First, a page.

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Author: Subject: Difference between Turkish, Syrian, Arabic and Persian Music
mctxp
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[*] posted on 10-21-2018 at 09:12 AM
Difference between Turkish, Syrian, Arabic and Persian Music


What is the difference between Turkish, Syrian, Arabic and Persian Music?
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Jody Stecher
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[*] posted on 10-21-2018 at 04:42 PM



Some of the differences are in language, tone color, musical forms, which instruments are preferred, how the music is learned, how it is thought about by those who sing and play it, in the words used for things and ideas, and in the case of oud, how the instruments are built and why they are built that way, and in the techniques used. Another difference is in the feelings that the music arouses in the listeners, and in the musicians and singers themselves. It takes a better writer than me to be able to put these feeling differences into words.

I remember when in the 1960s musician and musicologist Gen'ichi Tsuge was asked a similar question —in his case it was the difference between Iraqi, Persian, and Turkish music — he answered with no irony and no selfishness : "Well, Turkish music is Turkish, Persian music is Persian, and Iraqi music is Iraqi." Such an answer appears to hide more than it reveals but I don't think he meant it that way. Anyone who has spent time with Turkish, Persian and Iraqi musicians, especially in the 1960s, will probably agree that it's a pretty good answer.

There are so many different kinds of music in the Arab world (including Syria), in Iran, and in Turkey, and some of these do not use oud. There is pop music and village folk music and urban folk music and there are what are called the "classical" traditions. There is vocal music and instrumental music and each have forms, and the vocal music is sung in so many different languages. And some of these things are held in common. And sometimes different things are given the same name. And sometimes the same thing has a different name. And so much of what makes these different musics unique has no name and no words for it at all. It's a matter of "flavor". And there is also much in common. Historically it does seem like the musics might have been more similar.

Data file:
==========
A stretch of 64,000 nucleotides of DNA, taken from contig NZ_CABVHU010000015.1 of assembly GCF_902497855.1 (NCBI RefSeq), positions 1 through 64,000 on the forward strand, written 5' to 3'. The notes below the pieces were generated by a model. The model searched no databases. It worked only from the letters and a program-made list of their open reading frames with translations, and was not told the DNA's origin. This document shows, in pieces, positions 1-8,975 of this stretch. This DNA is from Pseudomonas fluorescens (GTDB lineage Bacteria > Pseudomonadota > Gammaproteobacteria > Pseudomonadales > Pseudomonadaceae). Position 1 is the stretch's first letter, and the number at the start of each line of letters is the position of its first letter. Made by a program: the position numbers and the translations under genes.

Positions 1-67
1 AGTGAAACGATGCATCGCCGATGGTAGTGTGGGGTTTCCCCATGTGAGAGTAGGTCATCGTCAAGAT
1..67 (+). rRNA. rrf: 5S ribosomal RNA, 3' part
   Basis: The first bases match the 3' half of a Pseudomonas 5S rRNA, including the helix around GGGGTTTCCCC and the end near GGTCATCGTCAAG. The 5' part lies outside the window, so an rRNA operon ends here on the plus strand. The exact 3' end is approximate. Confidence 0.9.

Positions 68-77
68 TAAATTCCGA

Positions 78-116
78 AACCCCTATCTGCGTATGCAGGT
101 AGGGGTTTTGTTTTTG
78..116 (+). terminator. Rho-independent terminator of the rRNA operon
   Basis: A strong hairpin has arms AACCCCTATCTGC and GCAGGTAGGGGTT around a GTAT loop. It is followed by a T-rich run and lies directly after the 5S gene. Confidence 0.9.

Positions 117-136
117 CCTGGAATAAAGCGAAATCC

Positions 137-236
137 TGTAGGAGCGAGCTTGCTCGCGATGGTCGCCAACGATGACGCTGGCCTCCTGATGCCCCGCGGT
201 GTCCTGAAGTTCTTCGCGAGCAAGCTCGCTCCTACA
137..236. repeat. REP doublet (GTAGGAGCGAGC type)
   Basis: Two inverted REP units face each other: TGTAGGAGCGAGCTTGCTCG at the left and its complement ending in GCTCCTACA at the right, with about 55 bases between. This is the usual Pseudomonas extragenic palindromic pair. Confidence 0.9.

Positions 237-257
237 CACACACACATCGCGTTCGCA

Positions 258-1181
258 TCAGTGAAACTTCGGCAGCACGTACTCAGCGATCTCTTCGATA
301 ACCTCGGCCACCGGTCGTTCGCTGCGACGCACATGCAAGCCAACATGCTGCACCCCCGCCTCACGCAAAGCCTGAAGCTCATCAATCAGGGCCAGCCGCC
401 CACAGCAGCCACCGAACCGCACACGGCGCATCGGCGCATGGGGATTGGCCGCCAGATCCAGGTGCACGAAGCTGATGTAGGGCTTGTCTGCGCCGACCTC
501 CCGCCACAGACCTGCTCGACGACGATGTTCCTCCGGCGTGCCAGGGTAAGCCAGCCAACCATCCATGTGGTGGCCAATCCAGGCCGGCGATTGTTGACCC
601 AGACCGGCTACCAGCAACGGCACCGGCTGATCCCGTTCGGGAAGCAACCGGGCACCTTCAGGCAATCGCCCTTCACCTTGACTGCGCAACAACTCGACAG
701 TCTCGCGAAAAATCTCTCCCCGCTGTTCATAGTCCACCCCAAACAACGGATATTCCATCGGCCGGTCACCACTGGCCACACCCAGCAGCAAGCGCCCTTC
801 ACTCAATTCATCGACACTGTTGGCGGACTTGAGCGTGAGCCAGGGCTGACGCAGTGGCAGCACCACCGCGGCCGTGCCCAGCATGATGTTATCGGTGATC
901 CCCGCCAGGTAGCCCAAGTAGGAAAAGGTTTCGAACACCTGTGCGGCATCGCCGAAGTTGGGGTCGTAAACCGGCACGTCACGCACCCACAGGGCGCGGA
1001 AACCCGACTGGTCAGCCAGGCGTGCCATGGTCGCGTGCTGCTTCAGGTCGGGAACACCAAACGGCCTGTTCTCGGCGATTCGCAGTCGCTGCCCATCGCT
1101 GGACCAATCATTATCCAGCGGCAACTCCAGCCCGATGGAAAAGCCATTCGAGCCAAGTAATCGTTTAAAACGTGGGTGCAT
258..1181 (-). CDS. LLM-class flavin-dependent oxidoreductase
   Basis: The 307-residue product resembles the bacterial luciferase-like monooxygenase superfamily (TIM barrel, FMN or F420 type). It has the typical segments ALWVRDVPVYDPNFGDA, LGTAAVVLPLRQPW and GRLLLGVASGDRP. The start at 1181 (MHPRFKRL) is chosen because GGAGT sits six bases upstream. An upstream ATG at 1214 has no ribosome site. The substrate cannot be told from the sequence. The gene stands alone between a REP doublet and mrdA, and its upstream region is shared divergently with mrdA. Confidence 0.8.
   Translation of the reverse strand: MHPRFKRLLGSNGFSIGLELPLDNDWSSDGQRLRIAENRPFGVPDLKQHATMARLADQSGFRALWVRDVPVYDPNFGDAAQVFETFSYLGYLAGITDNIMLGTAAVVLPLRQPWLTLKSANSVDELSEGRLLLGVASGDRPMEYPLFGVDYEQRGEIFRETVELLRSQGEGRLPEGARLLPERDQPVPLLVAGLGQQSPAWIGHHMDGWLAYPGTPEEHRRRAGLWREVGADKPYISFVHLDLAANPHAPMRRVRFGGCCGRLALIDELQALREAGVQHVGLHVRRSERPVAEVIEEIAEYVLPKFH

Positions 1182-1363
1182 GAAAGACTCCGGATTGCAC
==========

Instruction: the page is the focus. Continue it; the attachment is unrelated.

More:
This forum has a fantastic *search* function. I have learned so much by using it because some of the same topics have come up year after year and sometimes they have been answered in depth by some well-informed generous people.
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[*] posted on 10-21-2018 at 07:17 PM


Thanks for info. I am looking to buy Kanun. There are Turkish Kanun, Syrian Kanun, Persian kanun. I donot know which one to buy.
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Brian Prunka
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[*] posted on 10-22-2018 at 05:49 PM


Turkish kanun is typically slightly smaller and brighter sounding than the Syrian qanun and will have many more mandals (aka urab).
Syrian and Arabic qanuns in general will vary in the number of mandals. Generally, the more the better—it allows greater flexibility of intonation and much more subtlety. On some qanuns, certain maqams are not possible in certain keys because the mandals to create the notes are lacking. Avoid qanuns that are strictly quarter tones.
I don't know anything about Persian qanun.




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SamirCanada
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[*] posted on 10-23-2018 at 10:40 AM


Put this in your pipe and smoke it.

https://youtu.be/mmMzT26FA4A




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[*] posted on 10-23-2018 at 12:59 PM


Thanks you sharing YouTube Video. Excellent Kanun Player.
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Brian Prunka
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[*] posted on 10-23-2018 at 07:35 PM


That sounds beautiful, much darker than most Turkish kanuns I've heard . . . do you know the maker?




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SamirCanada
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[*] posted on 10-24-2018 at 03:25 AM


Yeah the maker is Aks Kanun in turkey. They make wonderful instruments. World class. But it's also technique, Aytac tends to play finger style and more towards the middle of the instrument to get that smooth rounded sound. He is also famous for playing in the gulf for Arabic stars and you can tell he is trying to get that Arabic sound.

You know Pinarbasi the Kanun player in Ara Dinkjian's band? They also made his Kanun.




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Brian Prunka
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[*] posted on 10-24-2018 at 07:27 AM


Oh yeah, Tamar is insane. That whole band is monstrous



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